Moore also explains how this approach helps creators earn more money. “The beautiful thing about this type of setup is that the amount of money that you charge is completely detached from how many followers you have. You're creating content for them on a freelance basis.”

What’s more, it saves brands money too. “Brands don't have to go out and hire a full-time employee, an agency, or a production company to make content. They can hire a creator instead,” says Moore.

Gymshark is an example of a brand that uses this approach. 

Gymshark hires content creators (aka Gymshark athletes) to make content for its TikTok page. The fitness and clothing brand pays its creators through its Gymshark creators fund.

Local brands need help

“A lot of creators get fixated on nationwide brands, but there are hundreds to thousands of stores within your own community that need help,” says Moore.

“They need a social presence. They need to understand how to bring more foot traffic into their locations. Local brands have different challenges than nationwide brands, and you can help, especially since these brands don’t have a full-time marketing staff. There are so many opportunities to make thousands of dollars a month working with local brands—most creators don’t even think about this.”

Serg Aspidoff, founder & CEO of Shoutcart echoes this sentiment. “One great way to get monetized by brands, even if you have a small but loyal audience, is to form partnerships with like-minded brands who share your values and are looking for ways to reach your audience. By collaborating on content, sponsorships, or giveaways, both you and the brand can benefit.”

Kala Art Institute, an arts organization in California, used this strategy. Instead of relying on their own content or reaching out to a huge influencer, they partnered with one of their students, Chelsea Wong, for an Instagram takeover.

Wong used her artistic prowess to generate more interest in the Kala Art Institute.

Aspidoff offers advice on how creators can secure local brand deals with an organized strategy. “The smartest thing you can do is to submit a pitch deck or media kit to any brand you want to partner with—this will give them a clear idea of your content, your audience, and your value.”

Partnering with local brands isn’t only beneficial to creators. It’s hugely impactful for brands.

“Some brands have a hard time keeping their finger on the pulse of what's actually working on the different social platforms that they're on, and what's most important to their customers. It’s essential for brands to understand trends, be nimble, capture cultural trends, and be able to speak to their demographic,” says Moore.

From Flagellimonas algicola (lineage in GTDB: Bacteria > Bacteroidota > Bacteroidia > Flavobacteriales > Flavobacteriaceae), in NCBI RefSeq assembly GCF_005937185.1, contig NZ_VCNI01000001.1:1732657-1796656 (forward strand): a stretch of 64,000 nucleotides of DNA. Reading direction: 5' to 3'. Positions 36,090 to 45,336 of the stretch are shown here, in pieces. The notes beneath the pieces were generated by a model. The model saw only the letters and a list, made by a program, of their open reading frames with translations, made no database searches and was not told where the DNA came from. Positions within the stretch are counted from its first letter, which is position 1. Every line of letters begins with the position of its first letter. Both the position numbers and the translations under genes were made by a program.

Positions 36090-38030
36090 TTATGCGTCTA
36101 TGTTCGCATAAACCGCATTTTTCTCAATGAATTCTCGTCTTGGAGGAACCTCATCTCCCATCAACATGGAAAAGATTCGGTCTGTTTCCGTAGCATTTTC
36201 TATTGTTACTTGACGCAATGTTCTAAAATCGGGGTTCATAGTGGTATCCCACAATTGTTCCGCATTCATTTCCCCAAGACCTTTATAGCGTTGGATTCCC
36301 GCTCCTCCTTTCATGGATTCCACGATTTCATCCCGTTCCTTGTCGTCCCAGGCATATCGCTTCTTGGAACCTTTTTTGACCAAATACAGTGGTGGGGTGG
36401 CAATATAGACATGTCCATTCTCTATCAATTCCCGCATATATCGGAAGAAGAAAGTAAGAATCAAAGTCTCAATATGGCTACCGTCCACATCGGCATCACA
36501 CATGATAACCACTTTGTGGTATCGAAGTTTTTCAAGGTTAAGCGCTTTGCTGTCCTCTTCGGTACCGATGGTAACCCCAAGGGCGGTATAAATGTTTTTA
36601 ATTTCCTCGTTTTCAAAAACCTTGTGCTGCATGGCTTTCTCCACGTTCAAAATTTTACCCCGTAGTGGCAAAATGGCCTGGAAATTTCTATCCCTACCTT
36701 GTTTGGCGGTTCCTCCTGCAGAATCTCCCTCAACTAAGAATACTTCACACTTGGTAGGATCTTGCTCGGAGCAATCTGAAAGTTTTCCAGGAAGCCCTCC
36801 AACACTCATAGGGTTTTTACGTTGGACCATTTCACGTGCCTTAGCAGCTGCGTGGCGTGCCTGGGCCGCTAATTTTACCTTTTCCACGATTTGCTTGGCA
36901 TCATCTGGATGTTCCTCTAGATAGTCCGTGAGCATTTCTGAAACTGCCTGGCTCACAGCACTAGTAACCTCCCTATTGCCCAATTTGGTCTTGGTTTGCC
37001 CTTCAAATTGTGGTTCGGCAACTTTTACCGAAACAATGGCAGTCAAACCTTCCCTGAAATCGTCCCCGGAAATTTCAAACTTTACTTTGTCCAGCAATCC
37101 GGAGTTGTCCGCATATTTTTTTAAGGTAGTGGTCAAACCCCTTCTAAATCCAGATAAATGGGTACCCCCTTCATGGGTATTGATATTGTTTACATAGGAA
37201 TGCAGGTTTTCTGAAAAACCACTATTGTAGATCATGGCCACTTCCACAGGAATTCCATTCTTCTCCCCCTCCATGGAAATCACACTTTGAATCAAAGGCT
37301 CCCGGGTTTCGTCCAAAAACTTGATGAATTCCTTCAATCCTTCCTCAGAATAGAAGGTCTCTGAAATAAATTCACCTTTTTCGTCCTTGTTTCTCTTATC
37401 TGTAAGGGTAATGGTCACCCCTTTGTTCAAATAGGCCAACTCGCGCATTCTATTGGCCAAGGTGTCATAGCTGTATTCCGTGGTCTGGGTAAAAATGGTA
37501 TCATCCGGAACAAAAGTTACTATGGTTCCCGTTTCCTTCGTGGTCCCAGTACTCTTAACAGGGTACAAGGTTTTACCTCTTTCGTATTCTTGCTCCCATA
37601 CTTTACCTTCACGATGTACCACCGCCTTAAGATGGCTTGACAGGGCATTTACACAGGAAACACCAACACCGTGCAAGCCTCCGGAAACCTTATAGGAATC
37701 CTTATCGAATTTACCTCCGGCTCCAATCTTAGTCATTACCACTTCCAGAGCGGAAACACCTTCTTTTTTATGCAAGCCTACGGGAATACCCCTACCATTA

“One of the benefits brands of partnering with creatives is that creatives know the trends. They know what is working and what is not on social media—especially if they are in a defined niche.”

Creators need other creators

At 97 million subscribers, Mr. Beast (Jimmy Donaldson) is one of the most popular YouTube content creators in the world.

Not only does Mr. Beast put out highly engaging and interactive content and contests, but he also relies on a team of other great content creators to help his channel grow.

When Mr. Beast’s channel started taking off, he hired a group of his childhood friends—Chris Tyson, Chandler Hallow, Garrett Ronalds, and Jake Franklin—to help with content. 

Image Source

If you’re looking to grow as a creator and brand partnerships aren’t working out, offer your services to another creator.

“Creators with no influence can provide their services to other creators. For example, a creator  who wants to be a tech reviewer can offer their writing services for the blogs of bigger creators. In this way they can get a good number of eyeballs and some money in the bank without even having a following,” says Vishant Bhatta, Product Manager at GraphyRepo.

Moore agrees, “You could pitch another creator in your niche or outside your niche. You could help pitch brands for a more well-known creator and secure deals for them for a percentage or flat fee every month.”

“The awesome additional benefit to this approach is you get to learn the inside of a larger creators business so that when you do get to that point, you have experience and knowledge from when you were helping this other creator.  I'm a big fan of this apprenticeship model,” says Moore.

It’s easy to assume big content creators are going it alone, but the truth is, they need help from other creators to grow. 

“There are lots of creators who need help and launched jobs on the job board in my private community. They need editors, thumbnail artists, content strategy, writers, script writers, etc.,” says Moore.

Agencies need help, and are more open to freelancers than ever

It’s challenging for creators to grow an audience quickly. For example, I’ve been on Twitter for 14 years and just recently reached 10K followers. Not a fast process.

If I’d been relying on the size of my Twitter audience over the past 14 years to support my writing career, I’d be positively broke.

Instead of pitching the size of my audience to make money—I pitch my skill and expertise to brands and also to agency owners. 

Agencies often have an overflow of work, and need help from talented writers, designers, influencers, videographers, and photographers, and it’s a great way to get extra work.

“Agencies can help connect you with the right campaign that has the right budget for your audience. Not every campaign is looking for mega influencers and you might have more success working finding smaller campaigns, or big campaigns looking for a lot of small influencers, through an agency,” says Angelou Masters, agency owner and e-commerce marketer at Jacker Digital.

It’s also common for agencies to share the content you create across social media, resulting in more exposure to your personal brand. I’ve gained new Twitter and LinkedIn followers from agency owners sharing my work across their social channels.

Creators without influence can still have influence

There’s no question that influencer marketing works. Influencers with large and niche followings alike have tremendous power to sway consumers and impact purchasing decisions.

But, that doesn’t mean creators with influence are the only creators valuable to brands. Similarly, it doesn’t mean creators who don’t have influence can’t make money from their creativity.

The Creator Economy is growing rapidly, and that includes creators with and without influence.